Ghee: Put 3 to 4 pounds unsalted butter (frozen is fine) in a 6-quart slow cooker, turn it on low or high (it really doesn't matter, I've found), cover with the lid slightly askew, and don't touch it or jostle the pot for many hours, until the foam on the top is a bit crusty and browned around the edges and it smells good. Skim the foam off and save it for spreading on fresh bread. Gently pour the clear ghee into a jar, leaving the solids on the bottom behind (discard those solids). This makes whatever this jar is—1 quart, I guess.Don't imagine that melted or even clarified butter is the same as ghee. It's not even close. Ghee has a distinctive flavor that can only come from long, slow cooking. Usually this is done in a low oven or on the stovetop, which is so tedious and, frankly, wasteful. It's much easier in the slow cooker. Just buy a bunch of butter when it's on sale, and freeze it until you want to make ghee. For some of the really delicious Indian sweets you need a lot of ghee, so it's nice to have a lot on hand without having to buy expensive ready-made ghee.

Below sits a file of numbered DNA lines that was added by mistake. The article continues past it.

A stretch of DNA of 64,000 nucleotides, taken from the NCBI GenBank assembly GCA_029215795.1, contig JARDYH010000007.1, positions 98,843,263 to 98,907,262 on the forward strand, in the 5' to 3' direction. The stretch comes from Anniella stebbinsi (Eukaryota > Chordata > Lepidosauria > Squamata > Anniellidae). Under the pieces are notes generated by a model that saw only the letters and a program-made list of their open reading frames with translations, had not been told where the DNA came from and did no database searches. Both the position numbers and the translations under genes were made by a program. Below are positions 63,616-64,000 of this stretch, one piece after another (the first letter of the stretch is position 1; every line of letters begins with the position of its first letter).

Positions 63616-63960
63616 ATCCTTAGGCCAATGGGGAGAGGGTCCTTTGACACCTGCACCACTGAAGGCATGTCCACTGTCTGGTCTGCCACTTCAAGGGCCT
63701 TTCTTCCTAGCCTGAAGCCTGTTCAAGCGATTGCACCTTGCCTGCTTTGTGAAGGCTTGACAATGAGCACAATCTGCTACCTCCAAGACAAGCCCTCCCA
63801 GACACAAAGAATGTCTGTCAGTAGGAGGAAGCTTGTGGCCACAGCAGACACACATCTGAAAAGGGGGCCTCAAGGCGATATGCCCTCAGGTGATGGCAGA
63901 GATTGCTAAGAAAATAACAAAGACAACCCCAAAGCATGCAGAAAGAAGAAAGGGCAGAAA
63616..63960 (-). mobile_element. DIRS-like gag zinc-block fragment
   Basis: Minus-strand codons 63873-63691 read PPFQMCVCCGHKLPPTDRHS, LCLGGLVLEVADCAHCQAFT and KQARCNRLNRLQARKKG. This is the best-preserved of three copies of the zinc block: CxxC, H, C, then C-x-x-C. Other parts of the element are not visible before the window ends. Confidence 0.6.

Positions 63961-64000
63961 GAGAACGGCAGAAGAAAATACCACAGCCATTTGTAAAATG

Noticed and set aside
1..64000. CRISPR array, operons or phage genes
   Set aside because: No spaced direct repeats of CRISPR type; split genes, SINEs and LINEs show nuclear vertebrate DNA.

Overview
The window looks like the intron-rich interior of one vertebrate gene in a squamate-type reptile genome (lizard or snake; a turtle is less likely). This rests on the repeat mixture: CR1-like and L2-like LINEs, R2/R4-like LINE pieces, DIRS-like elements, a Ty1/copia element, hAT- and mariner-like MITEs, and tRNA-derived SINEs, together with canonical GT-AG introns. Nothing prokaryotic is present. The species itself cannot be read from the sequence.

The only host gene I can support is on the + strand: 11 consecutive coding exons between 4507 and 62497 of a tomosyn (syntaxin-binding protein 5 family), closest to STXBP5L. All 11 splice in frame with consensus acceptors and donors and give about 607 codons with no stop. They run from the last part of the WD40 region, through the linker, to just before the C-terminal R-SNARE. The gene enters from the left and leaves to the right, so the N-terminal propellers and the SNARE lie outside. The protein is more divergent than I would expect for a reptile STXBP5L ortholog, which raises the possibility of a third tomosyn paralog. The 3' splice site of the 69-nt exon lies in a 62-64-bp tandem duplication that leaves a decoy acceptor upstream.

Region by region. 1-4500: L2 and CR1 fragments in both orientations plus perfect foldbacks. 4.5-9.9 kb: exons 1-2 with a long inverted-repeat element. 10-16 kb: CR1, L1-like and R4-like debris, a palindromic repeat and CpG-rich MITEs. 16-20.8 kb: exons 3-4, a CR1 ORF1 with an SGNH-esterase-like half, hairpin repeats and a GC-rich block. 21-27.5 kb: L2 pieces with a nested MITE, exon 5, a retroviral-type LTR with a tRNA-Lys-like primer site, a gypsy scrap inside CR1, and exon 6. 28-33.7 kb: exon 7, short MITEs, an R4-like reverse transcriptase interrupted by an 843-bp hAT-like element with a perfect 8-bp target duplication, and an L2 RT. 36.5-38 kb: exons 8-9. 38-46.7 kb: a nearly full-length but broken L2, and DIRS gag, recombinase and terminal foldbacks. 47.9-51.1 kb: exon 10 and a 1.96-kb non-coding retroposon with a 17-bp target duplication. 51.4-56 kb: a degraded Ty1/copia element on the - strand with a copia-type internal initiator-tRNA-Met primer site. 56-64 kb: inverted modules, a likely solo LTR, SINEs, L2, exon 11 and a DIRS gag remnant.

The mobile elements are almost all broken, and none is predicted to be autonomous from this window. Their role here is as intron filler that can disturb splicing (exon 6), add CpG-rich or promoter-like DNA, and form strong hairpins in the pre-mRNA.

Saturday, January 06, 2007
Back in Ghee
I've been holding off on cooking Indian food lately because I didn't have any ghee in the pantry, but now I'm good to go. The other day I made a good-sized batch of my own in the old slow cooker. This may be my one great contribution to the world of food: slow-cooker ghee. It's in the little book I wrote, but basically all you do is